To Krakow - Krakow to Salzburg 1999 - CycleBlaze

August 21, 1999 to August 22, 1999

To Krakow

 Jon and Ellen Clay arrived shortly after 7 too shuttle us to the airport for our 10:40 flight to Keakow.  We’d spent dinner with them the night before at the Oyster Bar and transferred out bike rack to their car, so John could Mount it on their Outback to save some time.  This is the first year since our tour to New Zealand that we’ve been helped to the airport by someone other than Lynn Rankin or the Hersheys.  When we return at the end of the tour, a young programmer on my team,  Tom Hamlin, will pick us up when we arrive at 10:30 Sunday night.

The flight went smoothly without notable incidents.  Departures have become fairly routine for us now - over the years we’ve ironed out the wrinkles in our system for bike disassembly, packaging, and check-in.  With plenty of time to spare, we breakfasted on pastries and coffee before boarding.

As Rachael finished off her mystery, I began on the first of the set of novels we’ve carefully hoarded for months for this trip.  We have a great set this year: The Magician’s Wife, by Brian Moore; Jack Maggs, by Peter Carey; memoirs of a Geisha, by Arthur Golden; and several others.

After an uneventful first leg and brief stopover in Cincinnati we departed on the overseas flight to Zurich.  Arriving there in mid morning, we were pleased to find that our baggage was checked through and we did not need to clear customs until Krakow.  Intermediate customs checks have always been at least an annoyance in the past, and we felt grateful to have been spared it this time.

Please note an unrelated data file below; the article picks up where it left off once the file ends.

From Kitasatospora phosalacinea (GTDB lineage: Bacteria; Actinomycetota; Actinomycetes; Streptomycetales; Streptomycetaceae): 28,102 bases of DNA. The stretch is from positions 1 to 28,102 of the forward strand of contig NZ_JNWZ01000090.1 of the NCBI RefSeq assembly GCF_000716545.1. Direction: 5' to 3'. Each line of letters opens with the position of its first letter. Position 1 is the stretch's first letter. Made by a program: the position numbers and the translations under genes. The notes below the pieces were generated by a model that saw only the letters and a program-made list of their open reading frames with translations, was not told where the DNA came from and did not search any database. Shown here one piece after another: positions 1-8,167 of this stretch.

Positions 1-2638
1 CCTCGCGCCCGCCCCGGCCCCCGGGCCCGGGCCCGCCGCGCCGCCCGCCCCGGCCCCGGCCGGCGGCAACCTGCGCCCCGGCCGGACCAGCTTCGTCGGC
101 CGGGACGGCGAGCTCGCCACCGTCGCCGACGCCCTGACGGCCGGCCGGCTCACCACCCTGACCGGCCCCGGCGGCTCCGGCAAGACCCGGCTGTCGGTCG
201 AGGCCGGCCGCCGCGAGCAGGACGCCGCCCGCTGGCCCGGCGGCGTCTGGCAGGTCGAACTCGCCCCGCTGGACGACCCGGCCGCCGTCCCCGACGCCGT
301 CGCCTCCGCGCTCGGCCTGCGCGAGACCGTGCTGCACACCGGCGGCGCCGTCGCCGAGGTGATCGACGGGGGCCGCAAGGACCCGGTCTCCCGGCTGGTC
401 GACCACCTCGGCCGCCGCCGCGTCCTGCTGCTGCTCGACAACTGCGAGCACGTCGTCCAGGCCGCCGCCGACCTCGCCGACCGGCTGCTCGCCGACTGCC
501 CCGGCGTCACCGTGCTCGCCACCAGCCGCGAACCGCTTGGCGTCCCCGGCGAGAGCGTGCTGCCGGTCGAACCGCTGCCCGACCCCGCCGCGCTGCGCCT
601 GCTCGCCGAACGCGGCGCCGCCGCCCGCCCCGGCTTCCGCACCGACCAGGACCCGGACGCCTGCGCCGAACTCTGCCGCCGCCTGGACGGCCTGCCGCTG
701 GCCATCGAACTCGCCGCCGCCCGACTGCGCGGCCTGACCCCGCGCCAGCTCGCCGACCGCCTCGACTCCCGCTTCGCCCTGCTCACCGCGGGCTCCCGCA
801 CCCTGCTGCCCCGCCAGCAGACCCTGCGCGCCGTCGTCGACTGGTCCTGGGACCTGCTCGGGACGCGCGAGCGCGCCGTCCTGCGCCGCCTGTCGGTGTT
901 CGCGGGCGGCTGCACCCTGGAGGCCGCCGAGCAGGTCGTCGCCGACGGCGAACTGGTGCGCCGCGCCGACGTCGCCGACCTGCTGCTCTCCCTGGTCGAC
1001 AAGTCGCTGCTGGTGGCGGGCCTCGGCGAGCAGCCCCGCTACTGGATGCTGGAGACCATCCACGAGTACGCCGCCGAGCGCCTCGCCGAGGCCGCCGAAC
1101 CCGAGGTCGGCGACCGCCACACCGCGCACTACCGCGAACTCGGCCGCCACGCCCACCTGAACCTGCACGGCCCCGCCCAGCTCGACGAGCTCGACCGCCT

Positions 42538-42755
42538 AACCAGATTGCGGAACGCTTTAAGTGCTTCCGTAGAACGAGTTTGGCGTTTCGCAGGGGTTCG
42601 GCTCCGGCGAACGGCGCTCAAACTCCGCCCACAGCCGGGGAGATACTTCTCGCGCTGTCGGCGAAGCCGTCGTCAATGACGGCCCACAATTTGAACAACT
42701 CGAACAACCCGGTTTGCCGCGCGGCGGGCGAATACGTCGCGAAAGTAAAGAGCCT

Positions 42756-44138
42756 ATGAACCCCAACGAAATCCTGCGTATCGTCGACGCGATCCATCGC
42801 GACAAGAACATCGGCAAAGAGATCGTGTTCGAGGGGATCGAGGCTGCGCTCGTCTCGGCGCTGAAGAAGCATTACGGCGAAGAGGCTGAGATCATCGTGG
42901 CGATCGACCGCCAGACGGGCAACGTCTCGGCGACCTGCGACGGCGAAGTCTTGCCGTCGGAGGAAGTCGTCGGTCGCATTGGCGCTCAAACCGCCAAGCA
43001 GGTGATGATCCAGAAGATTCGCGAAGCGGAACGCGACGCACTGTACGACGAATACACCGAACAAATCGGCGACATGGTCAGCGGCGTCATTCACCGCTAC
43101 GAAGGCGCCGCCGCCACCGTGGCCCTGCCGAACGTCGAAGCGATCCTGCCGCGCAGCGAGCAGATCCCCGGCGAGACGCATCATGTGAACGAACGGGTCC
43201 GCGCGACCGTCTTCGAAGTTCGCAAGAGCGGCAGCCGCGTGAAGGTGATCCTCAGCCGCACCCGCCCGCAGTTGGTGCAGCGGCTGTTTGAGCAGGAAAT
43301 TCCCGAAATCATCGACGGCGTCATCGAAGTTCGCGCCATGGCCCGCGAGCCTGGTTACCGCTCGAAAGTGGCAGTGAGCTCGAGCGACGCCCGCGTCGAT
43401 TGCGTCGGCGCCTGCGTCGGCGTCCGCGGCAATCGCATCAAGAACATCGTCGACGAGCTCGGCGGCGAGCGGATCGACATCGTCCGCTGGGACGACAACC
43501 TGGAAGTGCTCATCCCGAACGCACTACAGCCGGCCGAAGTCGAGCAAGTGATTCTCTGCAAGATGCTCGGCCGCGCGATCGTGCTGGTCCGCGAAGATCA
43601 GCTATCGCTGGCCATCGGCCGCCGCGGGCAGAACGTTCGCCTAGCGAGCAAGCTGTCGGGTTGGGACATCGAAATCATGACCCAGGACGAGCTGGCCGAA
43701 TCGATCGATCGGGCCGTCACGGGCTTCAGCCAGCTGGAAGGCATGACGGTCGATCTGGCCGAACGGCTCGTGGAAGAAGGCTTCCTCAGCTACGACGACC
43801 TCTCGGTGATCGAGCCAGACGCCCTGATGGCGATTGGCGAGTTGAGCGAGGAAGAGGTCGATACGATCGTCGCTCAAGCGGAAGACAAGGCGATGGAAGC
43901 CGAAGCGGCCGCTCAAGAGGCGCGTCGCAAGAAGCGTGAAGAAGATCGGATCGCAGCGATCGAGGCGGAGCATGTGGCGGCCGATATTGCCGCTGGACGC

The Zurich airport was packed, teeming with people of all races and nationalities.  It is badly under supplied with rest areas however, and people were draped out everywhere as they awaited their flights.

After a three hour layover we boarded a small prop engine plane for our final destination, arriving on schedule at about 3 PM.  Fortunately, this year the weather conditions are fine; and after resssembling our bikes, changing clothes, and converting a few travelers checks to zlotys (4 zt = 1 USD), we set off on the nine mile ride to our hotel.  As we prepared to leave, I was charmed to observe an older man, thrilled to be returning home, kiss the palm of his hand, press it to the ground, and proclaim ‘Poland’.

We were both surprised at how well we felt upon arrival this year, less fatigued and disoriented by the flight than usual.  And, we had little difficulty with the ride into the city.  Following the city map of Krakow I’d brought from home, we had no difficulty with navigation.  By 4:30, we were cycling along the boulevard on the bank of the Vistula, delighted by riverside tables crowded with old men playing chess, with the Wavel Castle ahead of us downriver in the background.  All signs were favorable for a wonderful stay in this famous city before departing southward for Budapest.

Leaving the Krakow airport. This was typical of our early overseas tours, when we would arrive with our bicycles in just a cardboard box, assemble them there, and start biking.